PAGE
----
Voice echoing - How to fix mic echo in calls
Written by: Hrishikesh Pardeshi, Founder at Flexiple, buildd & Remote Tools.
Last updated: Feb 09, 2023
In a remote call, be it for meetings, gaming, etc., a challenge users often face is interruptions. Unlike closed rooms in a co-located setting, remote settings are susceptible to more interruptions because of factors ranging from external disturbances to device troubles such as your voice echoing. While a quieter setting can be a fix for external disturbances, do you know how to fix mic echo?
Whether you are in a serious team meeting or a virtual get together with your friends, mic echo can make you lose out on a lot of important stuff and disrupt the flow of the call. Find below why you hear your voice echoing and what you can do to fix it.
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What is the reason for mic echo?
If you are hearing your own voice echoing, then you should know that you're probably not the reason it is happening. Simply put, you didn't cause the echo and it is getting produced at another attendees end. Check if this is true by also listening carefully when a fellow participant speaks. You may hear their voice a second time right after they've spoken, provided that they're not the ones whose end the mic echo is at, either.
Take for example, two people A and B in a call. If A's voice is heard on the speakers at B's end, and is fed back into B's mic, then A will hear an echo. So according to this, B will have to make a change such that the voice coming out of the speaker isn't fed back. In some cases, though, A's hardware could be at fault.
Difference between echo and reverb
When the sound from the speaker comes directly back into the microphone, this is called an echo. This happens if the mic and the speaker are in close proximity to one another.
When the sound from the speaker travels around the room and bounces back to be absorbed by the mic, this is called a reverb. This causes a cavernous sound, as the sound isn't absorbed by the hard walls and comes back, similar to caves.
Although echo and reverb are basically the same, they are differentiated in the amount that the sound travels around the room before coming back to the mic. While echoes can be fixed by making some hardware changes, you'd have to change the room in case of reverb.
How to fix mic echo
1. Check the mic you're using
Do this when you have multiple microphones connected to your device. If you have an inbuilt mic, a headset with a mic as well as an external USB connected mic, make sure that you are speaking into the right one. Zoom, for example, asks you to specifically connect to an audio device and show which device you are using by default.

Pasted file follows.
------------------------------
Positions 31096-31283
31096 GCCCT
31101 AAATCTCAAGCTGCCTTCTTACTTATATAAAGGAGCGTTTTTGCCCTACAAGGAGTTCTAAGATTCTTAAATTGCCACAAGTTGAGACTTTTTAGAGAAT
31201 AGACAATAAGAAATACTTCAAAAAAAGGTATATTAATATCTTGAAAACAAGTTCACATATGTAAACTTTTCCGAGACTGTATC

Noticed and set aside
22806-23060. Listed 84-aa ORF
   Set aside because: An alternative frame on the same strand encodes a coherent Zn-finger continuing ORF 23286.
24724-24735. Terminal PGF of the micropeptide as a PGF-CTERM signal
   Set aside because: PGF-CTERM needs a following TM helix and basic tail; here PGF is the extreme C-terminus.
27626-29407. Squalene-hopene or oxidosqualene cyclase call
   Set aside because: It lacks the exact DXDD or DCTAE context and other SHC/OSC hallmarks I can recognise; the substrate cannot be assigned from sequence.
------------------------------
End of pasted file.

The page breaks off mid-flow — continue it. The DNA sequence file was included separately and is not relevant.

2. Turn off speakers, use headphones instead
Headphones are probably the easiest fix to the echoing sound of your voice. This is because, with the use of headphones, sound can't travel through space and thus doesn't have a chance of being absorbed by the mic again. Also turn off other electronics which could be an interface from where your mic is picking an echo.
A good pair of noise cancelling headphones goes a long way in giving a smooth meeting experience. Check out this blog to help you decide which headset is best for you.
3. In a meeting, ask the attendees to mute when not speaking
All sorts of chaos can happen if everyone in the audience isn't using their own device, i.e., if one speaker/headset-mic-PC combo caters to multiple people, or if the attendees are in the same room even though they use different devices. Avoid chances of multiple people attending the call from the same room.
In case you cannot avoid this, or if there is still an echo, ask the attendees to mute themselves. As mentioned in this post on Zoom tips, it is good to avoid chances of disturbing the audience by muting yourself when not speaking. You can ask everyone who isn't hearing the echo to mute first as they are most likely the reason it is happening, and unmute one at a time, to see at whose end the echo is. Make sure everyone checks their mic and speakers before joining the call, and ideally use a good headphone.
4. Politely interrupt to stop the audience
This may not be the most pleasant thing to do, but is definitely needed. If you don't stop the rest of the attendees and sit without addressing the echo, you're not gaining anything out of the meeting. Not only your own, but the other person's time is also wasted. It's not really worth wondering how to fix mic echo without doing anything about it. It might be a bit of an interruption, but a smooth meeting experience is a big plus.
5. Check for latency issues
Poor network ruins your call experience and that of the fellow attendees. Mic echo can sometimes be due to poor connection quality. Reset the internet connection if you still hear your voice echoing after applying the above fixes.
6. Don't use the mic when the weather isn't great
When the weather is poor, turn off your mic. This factor is out of your control and not fixable. In such a case, it's best to avoid damage to your devices due to power surges and other such problems.